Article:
Cα-Cβ and Cα-N bond cleavage in the dissociation of protonated N-benzyllactams: dissociative proton transfer and intramolecular proton-transport catalysis.Org Biomol Chem. 2012 Jan 28; 10(4):791-7.OB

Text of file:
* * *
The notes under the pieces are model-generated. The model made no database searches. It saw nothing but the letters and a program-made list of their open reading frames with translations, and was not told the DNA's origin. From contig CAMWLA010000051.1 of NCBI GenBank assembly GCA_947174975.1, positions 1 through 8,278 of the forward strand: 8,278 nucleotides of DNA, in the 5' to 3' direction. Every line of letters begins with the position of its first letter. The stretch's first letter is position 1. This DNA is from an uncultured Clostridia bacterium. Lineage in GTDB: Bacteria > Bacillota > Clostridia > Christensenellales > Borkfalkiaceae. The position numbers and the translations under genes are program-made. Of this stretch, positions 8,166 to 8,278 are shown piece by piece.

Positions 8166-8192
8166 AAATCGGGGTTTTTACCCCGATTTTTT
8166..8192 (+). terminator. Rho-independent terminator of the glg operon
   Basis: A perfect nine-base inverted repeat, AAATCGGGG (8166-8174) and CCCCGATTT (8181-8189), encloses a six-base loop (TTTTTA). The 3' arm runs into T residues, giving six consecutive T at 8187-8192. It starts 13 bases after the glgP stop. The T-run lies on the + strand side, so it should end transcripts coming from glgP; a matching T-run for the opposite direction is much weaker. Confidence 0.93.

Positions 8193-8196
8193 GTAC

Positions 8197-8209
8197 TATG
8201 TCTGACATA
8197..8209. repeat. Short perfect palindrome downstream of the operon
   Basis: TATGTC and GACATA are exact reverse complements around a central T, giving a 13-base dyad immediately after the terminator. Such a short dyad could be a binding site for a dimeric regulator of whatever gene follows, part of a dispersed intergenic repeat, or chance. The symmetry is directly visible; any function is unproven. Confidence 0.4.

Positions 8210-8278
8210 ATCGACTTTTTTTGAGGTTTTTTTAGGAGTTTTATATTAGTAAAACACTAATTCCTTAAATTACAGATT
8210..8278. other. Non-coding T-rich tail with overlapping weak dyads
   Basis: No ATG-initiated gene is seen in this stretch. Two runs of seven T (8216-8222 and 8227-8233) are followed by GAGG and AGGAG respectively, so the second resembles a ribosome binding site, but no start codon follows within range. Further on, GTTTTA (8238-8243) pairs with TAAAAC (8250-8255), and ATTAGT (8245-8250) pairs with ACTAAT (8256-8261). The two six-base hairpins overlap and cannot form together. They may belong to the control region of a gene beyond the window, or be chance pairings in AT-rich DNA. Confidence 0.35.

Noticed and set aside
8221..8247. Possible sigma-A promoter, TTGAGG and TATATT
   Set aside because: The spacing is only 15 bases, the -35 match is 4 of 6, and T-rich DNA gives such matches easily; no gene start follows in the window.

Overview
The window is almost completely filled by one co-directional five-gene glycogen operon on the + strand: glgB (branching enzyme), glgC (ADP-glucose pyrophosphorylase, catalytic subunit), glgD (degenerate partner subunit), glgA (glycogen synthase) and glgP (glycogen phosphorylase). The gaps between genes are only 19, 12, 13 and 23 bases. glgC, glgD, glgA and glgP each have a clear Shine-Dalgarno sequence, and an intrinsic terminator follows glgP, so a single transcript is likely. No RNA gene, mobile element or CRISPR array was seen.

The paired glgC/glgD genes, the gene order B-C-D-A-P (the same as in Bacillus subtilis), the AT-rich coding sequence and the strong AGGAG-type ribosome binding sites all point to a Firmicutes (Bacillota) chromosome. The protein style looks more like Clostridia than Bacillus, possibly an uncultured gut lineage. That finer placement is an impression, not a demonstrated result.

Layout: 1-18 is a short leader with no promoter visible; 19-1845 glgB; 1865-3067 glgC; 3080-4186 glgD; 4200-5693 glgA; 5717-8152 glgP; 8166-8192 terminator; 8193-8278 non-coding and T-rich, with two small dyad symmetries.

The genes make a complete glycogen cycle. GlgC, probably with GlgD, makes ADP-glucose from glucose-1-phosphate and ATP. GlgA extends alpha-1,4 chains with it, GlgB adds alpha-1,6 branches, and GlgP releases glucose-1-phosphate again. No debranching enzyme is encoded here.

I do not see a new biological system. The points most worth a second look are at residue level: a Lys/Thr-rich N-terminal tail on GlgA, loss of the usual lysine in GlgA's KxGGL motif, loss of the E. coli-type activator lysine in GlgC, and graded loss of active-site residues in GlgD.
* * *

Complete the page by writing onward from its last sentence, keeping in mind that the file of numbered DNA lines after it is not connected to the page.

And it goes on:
In mass spectrometry of protonated N-benzylbutyrolactams, the added proton is initially localized on the carbonyl oxygen, which is the thermodynamically preferred protonation site. Upon collisional activation, dissociative proton transfer takes place leading to the occurrence of fragmentation reactions. The major fragmentations observed are the cleavages of C(α)-C(β) and C(α)-N bonds on the two sides of the methylene linker, which is different to the cleavage of the amide bond itself seen in most amide cases. Theoretical calculations and isotopic labeling experiments demonstrate that the phenyl ring regulates the proton transfer reactions. The proton directly migrates to the C(β) position via a 1,5-H shift leading to the efficient loss of benzene, while it stepwise migrates to the amide nitrogen resulting in the formation of a benzyl cation. The stepwise proton transfer is achieved via intramolecular proton-transport catalysis. The C(γ) position accepts the proton from the carbonyl oxygen via a 1,6-H shift, and then donates it to the amide nitrogen via a 1,4-H shift. The general 1,3-H shift from the carbonyl oxygen to the amide nitrogen can be excluded in this case due to its significant energy barrier. The substituent effects are also applied to explore the reaction mechanism, and it proves that both C(β) and C(γ) are involved in the dissociative proton transfer processes. For monosubstituted N-benzylbutyrolactams, the abundance ratios of the two competing product ions are well correlated with the nature of the substituents.